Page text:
Voice of Real Australia is a regular newsletter from ACM, which has more than 100 mastheads across Australia. Today's is written by Angela Seng-Williams, QFVG Head of Engagement and Advocacy.
Like the Anzac soldier and bronzed surf lifesaver, the farmer holds a special place in the Australian imagination. Through hard work on a harsh and often unforgiving continent, the farmer cultivated and fed a nation. Or so the story goes...
In 1906, George Essex Evans celebrated the farmer in his poem, The Men Upon the Land. According to Evans, it is not the bankers or office workers who "shall make Australia great", but the hearts that build the nation, are the men upon the land.
This was written at a time when we were proud of our farmers and how they were integral to the fabric of our economy and communities.
During our many recent conversations with growers and the supply chain across Queensland, one thing has stood out and it is sad and unjust.
Our growers are tired, worn down and losing the joy in farming.
They're embattled by bureaucracy, compliance burdens and huge cost of production pressures.
They are reluctant to speak up about the high risk and poor returns at the farm gate when set against the stark backdrop of the major retailers' profits. Growers have told us they do not want to be named when speaking up for what is right in case it impacts their supply contracts.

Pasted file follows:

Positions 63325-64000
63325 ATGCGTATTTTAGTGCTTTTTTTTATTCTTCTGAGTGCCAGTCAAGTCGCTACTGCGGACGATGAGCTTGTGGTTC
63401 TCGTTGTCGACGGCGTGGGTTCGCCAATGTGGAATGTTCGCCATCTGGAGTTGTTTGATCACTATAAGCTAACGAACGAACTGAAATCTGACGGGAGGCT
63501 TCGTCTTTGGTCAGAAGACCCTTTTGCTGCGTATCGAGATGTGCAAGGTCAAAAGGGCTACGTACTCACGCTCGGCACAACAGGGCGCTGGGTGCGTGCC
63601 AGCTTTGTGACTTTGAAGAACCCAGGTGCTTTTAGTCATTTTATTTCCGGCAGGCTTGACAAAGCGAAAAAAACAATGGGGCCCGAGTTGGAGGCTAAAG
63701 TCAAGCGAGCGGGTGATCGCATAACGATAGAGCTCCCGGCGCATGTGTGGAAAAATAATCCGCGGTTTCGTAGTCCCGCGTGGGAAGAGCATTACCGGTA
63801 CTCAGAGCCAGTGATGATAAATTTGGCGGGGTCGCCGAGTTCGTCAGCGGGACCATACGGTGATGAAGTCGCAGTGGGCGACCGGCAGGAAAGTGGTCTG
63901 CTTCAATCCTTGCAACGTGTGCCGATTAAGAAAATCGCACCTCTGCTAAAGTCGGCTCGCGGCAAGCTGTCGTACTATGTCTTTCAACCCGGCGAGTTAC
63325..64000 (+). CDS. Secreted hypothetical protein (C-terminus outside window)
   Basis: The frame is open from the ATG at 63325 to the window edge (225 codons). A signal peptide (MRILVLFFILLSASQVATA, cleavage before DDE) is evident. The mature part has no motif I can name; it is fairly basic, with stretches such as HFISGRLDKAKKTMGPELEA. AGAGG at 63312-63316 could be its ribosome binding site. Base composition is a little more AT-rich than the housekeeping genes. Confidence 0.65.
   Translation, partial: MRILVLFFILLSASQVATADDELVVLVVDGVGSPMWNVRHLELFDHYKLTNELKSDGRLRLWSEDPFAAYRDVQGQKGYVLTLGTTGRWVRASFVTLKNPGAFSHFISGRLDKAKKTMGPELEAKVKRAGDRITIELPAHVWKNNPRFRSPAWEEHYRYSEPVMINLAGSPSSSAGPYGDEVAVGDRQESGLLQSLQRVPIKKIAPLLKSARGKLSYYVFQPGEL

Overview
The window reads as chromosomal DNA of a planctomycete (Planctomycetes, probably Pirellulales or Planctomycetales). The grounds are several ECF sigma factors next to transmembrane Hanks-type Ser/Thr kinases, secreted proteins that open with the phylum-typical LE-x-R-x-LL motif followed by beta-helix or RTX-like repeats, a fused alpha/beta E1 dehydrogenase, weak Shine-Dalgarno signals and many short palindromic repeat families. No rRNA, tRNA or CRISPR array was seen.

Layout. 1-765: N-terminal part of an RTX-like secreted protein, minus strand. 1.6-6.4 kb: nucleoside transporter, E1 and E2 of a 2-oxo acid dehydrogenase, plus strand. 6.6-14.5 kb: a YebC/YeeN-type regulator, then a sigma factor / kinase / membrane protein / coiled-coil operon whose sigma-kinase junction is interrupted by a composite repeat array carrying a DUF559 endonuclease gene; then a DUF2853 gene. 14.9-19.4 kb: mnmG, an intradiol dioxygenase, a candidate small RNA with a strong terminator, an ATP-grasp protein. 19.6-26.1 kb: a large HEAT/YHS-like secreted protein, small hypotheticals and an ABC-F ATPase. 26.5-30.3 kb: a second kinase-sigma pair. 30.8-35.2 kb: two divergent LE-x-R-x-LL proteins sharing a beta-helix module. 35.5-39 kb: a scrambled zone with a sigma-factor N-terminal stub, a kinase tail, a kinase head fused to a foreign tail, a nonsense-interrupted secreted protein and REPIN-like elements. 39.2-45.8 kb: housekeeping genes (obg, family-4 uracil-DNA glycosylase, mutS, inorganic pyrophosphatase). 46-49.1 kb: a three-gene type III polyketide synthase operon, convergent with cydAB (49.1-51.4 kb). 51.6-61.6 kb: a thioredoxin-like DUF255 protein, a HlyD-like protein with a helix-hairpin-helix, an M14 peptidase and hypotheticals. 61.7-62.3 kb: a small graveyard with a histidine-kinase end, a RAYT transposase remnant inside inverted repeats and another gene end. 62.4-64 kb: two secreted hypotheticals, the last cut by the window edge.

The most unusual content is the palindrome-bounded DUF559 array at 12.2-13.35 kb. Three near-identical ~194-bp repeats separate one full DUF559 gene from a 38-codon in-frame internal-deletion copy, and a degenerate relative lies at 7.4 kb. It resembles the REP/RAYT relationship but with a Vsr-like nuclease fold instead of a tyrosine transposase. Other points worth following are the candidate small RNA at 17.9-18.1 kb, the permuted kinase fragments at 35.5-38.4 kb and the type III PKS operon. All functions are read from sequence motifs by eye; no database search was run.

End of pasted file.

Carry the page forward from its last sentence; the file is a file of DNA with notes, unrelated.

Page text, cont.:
When our growers' produce is being rejected and trucks turned around because they are five minutes late or a small sample has unearthed a single lady beetle, only to be dumped or fed to the cows.
This is a severe power imbalance, often invisible to the consumer and is un-Australian.
As growers fight for their right to farm, for a decent day's pay for their hard work, it is in question whether our Anzac soldier or lifesaver would receive this treatment.
For the retailers to ponder... shouldn't cost and profit sharing be a partnership between mates to feed our nation - isn't that Australian?
All this has growers feeling trapped and wondering whether farming still brings them joy and pride in a job well done.
We want them to stand proud as farmers as we walk alongside them for generations to come.
WHAT'S HAPPENING AROUND AUSTRALIA